We continue our blog post series featuring Monarch Awards' and Caterpillar Awards' winners 2019 in the hope that you too will be inspired to apply this year. In this post, we hear from Lucy Dubeckyj, Caterpillar Award recipient (of the Hamilton Monarch Awards).
Lucy owns a small greenhouse manufacturing business in Dundas. She has always appreciated pollinators. When Lucy heard about the Hamilton Monarch Awards, she applied immediately: “I have never been interested in a Trillium Award, but this one, I could get behind.”
Lucy has been a gardener for a while. When she faced a transitional point in her life, gardening was her therapy and she started digging and planting; "you have total control over your plants, where and how they go, they don’t talk back.”
In choosing her plants, Lucy goes by intuition: “I go with how I feel, I don’t know the names of everything I plant--so this plant is from my sister Stella, that one from my neighbour, Barb.”
Although Lucy appreciates order to a garden, “there is a little bit of room for chaos. I like to surprise visitors when they visit my gardens.”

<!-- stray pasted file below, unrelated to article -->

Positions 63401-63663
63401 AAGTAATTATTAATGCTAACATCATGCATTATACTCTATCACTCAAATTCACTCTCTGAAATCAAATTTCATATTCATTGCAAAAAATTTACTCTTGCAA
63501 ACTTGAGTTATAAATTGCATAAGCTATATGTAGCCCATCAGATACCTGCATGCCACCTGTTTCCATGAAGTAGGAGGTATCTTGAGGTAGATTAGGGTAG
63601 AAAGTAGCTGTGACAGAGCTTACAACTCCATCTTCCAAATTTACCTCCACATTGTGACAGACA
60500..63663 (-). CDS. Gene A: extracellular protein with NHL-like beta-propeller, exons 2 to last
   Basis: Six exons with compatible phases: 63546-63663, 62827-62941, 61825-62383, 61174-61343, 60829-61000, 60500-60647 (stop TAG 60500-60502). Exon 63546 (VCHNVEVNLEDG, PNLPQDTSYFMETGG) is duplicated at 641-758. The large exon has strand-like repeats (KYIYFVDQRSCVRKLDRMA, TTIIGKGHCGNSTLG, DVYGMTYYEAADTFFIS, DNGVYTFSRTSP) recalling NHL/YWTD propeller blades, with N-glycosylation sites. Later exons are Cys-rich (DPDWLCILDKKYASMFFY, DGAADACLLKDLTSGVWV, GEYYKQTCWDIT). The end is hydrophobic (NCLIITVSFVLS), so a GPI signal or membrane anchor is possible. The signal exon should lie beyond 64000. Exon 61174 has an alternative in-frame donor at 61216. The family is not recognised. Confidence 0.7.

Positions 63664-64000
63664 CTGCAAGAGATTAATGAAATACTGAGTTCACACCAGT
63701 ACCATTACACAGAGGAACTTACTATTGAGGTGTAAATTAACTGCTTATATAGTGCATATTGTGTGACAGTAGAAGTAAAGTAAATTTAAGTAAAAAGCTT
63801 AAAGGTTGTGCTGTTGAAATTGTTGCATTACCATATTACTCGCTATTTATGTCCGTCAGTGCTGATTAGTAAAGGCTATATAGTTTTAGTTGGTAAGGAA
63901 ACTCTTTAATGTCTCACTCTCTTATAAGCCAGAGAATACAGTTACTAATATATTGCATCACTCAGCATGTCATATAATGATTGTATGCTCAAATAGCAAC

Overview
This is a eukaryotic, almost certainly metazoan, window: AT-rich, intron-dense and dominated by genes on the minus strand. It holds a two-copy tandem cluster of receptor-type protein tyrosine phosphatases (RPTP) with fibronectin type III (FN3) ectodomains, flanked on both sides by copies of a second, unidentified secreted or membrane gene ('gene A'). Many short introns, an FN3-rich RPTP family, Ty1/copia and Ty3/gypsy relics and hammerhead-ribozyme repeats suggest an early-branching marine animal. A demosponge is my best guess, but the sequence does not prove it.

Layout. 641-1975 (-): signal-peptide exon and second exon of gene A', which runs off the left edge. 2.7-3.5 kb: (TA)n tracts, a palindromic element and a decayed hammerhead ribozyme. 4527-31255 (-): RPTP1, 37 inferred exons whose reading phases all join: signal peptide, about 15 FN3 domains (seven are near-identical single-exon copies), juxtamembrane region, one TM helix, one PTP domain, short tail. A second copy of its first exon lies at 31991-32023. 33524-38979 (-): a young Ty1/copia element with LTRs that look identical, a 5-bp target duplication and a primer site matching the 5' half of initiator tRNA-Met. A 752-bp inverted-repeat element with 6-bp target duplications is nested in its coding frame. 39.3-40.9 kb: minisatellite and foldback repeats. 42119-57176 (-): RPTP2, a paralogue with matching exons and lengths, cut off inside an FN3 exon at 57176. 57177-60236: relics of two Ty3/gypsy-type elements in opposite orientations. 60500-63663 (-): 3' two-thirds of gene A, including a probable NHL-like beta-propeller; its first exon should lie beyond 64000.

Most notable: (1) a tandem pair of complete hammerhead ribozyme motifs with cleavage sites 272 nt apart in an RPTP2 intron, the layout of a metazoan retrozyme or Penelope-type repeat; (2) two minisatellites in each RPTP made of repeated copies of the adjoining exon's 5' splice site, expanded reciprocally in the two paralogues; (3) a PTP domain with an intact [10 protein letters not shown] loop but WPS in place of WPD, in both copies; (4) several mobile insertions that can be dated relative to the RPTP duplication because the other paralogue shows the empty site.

River of Wildflowers
Every year, Lucy expands the garden out a little more, planting a patch for herself, and another for the pollinators. She mulches regularly and does not use chemical fertilizers. She gathers a lot of seeds from her garden plants, such as from the Zinnias, Blue Saliva, Asters. This growing season, along with plans for a 2 x 8 ft milkweed bed by the shed, she is going to weave in a ribbon of what she describes as a “flower river,” throughout the many hostas and ferns around the back of her property: “It will be an experiment.”
As to what the neighbours think, “I entertain them, they wonder what’s next when they see me with my big shovel” Lucy says. “ I love it when random people walk by and ask, ‘can I look at your back yard?’”
Lucy is happy to be acknowledged for the Caterpillar Award; “I think the Awards are a fabulous way to encourage people,” she ends. “Every little bit helps.”
Lucy promotes a yearly plant sale at St. Augustine’s Church in Dundas, which has evolved from its beginnings as mostly donated perennials to an entire slate of activities including a yard sale, yoga for gardeners and speakers.
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